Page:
Suicide is not a ticket to Hell

Growing up, I was provided two extreme ends of the Christian spectrum. I was raised Roman Catholic and then after Confirmation, my mother dragged me to every serpent head-stomping tambourine-shaking Charismatic church she could find. Both perspectives make it absolutely clear that suicide is a one-way ticket to Hell without chance of redemption.

I accepted that information on face value and had pity for those who commit suicide and the everlasting Hell they must surely endure because they did what all these churches said they shouldn’t do. Until today, when I realized it made absolutely no sense whatsoever.

What did Jesus say?

In Matt 12:31-32, Jesus says the only unforgivable sin is blasphemy against the Holy Spirit.

That’s it.

God never leaves us. He is always with us. We separate ourselves from him with our sin only in the perspective that we ignore him and his blessings for us. Even in sin, God can bless us and be there for us. With free will, it is our choice to call out to him and allow him to fully embrace us. We should never think that in a moment when a child of God is so broken and devastated that they are contemplating suicide, that God would not be there wanting to help, waiting for that cry for help, waiting for the opportunity to take the pain away from someone who offers it up. God waits patiently. Because God gave us free will, he does not take over and do things for us. He just waits until we ask for help.

When someone is so shattered that they cannot reason, do not remember that God is there, or have gotten so cloudy that they think God would never accept them, and they do commit suicide, thereby surrendering their free will into the afterlife, God is right there to take them immediately. Just as we do not hold people accountable for wrongdoing who are too mentally anguished to think properly, God can see into our souls to know the absolute truth of what is in our hearts. He knows what is going through the heart and mind of someone who takes their own life. He knows why it is happening, even if someone’s closest friends are left confused and without answers.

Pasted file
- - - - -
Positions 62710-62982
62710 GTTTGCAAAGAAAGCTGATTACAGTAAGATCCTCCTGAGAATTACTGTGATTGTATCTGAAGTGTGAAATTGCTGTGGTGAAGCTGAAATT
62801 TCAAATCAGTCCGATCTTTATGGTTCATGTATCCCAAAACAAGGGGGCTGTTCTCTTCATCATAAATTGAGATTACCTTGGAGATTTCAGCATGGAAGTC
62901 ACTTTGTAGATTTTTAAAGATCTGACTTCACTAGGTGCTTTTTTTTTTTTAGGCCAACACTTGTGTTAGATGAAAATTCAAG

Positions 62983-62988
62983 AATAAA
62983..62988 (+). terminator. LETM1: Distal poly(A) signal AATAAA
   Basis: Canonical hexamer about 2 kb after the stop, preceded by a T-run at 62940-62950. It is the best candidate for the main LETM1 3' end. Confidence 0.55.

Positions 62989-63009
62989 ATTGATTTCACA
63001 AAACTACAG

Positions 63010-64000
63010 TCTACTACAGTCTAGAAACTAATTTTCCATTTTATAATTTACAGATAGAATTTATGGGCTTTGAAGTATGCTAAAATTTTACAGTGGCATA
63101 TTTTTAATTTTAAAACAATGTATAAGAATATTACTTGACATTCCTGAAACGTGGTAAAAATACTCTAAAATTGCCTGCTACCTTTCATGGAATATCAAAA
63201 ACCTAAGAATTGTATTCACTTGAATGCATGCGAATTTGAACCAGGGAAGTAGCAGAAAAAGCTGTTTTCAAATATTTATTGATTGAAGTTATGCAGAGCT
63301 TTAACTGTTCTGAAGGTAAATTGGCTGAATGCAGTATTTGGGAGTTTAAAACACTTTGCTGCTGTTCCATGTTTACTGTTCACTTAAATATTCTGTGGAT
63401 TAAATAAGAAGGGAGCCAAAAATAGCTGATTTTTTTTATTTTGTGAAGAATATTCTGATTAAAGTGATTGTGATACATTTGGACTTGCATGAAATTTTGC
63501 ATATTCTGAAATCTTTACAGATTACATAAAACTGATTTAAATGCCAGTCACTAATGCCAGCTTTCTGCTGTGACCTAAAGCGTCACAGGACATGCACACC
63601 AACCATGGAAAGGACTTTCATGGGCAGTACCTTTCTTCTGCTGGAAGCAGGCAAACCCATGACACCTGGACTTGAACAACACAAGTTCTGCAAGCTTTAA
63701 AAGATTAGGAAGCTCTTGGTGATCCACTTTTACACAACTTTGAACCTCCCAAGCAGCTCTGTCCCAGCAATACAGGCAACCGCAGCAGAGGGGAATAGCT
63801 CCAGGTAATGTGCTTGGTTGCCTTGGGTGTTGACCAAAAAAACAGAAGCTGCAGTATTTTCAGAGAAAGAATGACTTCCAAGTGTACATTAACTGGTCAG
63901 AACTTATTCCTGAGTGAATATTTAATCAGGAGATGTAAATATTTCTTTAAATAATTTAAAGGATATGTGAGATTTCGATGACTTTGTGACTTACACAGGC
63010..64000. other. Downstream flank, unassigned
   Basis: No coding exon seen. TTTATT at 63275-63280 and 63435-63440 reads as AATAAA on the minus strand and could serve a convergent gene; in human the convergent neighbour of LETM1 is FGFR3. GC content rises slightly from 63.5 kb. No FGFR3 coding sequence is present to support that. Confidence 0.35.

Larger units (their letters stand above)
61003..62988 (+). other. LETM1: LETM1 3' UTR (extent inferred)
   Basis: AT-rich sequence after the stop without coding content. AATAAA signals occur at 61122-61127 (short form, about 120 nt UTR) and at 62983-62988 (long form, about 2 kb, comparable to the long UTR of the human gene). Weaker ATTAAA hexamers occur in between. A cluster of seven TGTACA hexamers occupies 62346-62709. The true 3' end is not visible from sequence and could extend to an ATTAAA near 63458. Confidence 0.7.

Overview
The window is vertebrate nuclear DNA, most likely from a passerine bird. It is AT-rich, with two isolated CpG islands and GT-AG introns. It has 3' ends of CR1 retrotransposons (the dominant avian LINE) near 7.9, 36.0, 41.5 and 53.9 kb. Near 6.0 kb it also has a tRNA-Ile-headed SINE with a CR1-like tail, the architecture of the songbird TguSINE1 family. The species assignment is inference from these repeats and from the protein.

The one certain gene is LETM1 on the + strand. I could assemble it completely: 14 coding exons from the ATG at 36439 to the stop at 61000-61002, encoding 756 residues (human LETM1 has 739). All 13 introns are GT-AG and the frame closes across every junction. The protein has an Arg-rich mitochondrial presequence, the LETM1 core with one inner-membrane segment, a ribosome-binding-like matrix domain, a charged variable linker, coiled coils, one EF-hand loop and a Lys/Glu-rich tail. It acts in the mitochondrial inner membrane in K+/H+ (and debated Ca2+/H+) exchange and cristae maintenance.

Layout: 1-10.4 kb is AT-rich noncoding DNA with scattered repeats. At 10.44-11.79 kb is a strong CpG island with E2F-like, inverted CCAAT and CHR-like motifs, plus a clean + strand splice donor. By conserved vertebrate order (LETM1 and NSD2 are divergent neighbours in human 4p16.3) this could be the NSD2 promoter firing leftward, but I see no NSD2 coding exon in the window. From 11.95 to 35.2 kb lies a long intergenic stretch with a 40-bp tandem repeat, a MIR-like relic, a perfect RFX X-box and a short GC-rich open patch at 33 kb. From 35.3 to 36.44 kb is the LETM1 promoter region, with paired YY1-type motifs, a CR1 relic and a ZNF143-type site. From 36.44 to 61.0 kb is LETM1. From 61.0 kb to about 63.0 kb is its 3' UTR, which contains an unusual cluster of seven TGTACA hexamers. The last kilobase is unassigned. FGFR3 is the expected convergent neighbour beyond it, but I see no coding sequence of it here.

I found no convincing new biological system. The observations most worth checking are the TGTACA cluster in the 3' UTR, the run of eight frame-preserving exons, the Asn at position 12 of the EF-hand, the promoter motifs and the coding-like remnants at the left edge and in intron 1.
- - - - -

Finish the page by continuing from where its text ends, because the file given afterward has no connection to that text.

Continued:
Not a single one of us, except for the very few who actually receive Last Rites before dying, die without sin. So we believe Purgatory is where we will go to clean up before Judgment. Purgatory sounds like a perfect place for suicide victims to stay, too. For those who don’t bother with a Purgatory belief, the idea that a suicide victim goes to Hell while all others who die with sin get a pass to Heaven is unbalanced.

I read on some Charismatic Christian website that there’s no direct statement made about suicide so, because Judas killed himself, it’s really best to avoid taking the risk that God won’t forgive you for suicide. While lip-bitingly flawed, the article was written as a piece to encourage people to avoid committing suicide. Unfortunately, I believe the entire structure of belief concerning the afterlife after suicide is based on serving as a big Public Service Announcement. People need to be discouraged from suicide; but, this does little for explaining the nature of the forgiving and loving God that we know and does absolutely nothing to comfort family and friends of suicide victims.

Ron Rolheiser, OMI makes very distinct points concerning Roman Catholic doctrine and suicide once a year in his articles. He receives criticism for his articles because he does not discard doctrine and compassion in favor of the standard Public Service Announcement à la Fear. In his article written on August 8, 2010, Ron Rolheiser, OMI explains:

In the end it boils down to a question of God: If God is perfect love, compassion, and understanding, if God is infinite mercy and can, as our Christian faith teaches us, descend into hell itself, then it is an affront to God’s nature and an affront to our own faith to believe that such a God would, for all eternity, cut someone off from life because that person was so fragile, so wounded, so bruised, so hypersensitive, or perhaps simply so biochemically imbalanced that in a moment of depression or panic that person took his or her own life. Deep down, all of us know that. We need to say it out loud.

We are in safe hands, hands far gentler than our own. God can be trusted, and nowhere is this truer or more poignant than in the question of suicide.

I don’t believe people who commit suicide go to Hell for committing suicide. I give God far more credit than that. If he can take care of my children and me through times when I ignored him completely, he can certainly love and care for someone who’s been so beaten that they believed suicide was a resolution. I’m not a fan of traditional sharing-the-Good-News evangelism, but I do believe evangelism has its place to give people the tools to cry out for God’s help before they think suicide is the only answer. I do believe that it can be done without trying to scare people. I haven’t got the first clue how to evangelize to someone but I know there’s a good message that’s worth sharing.


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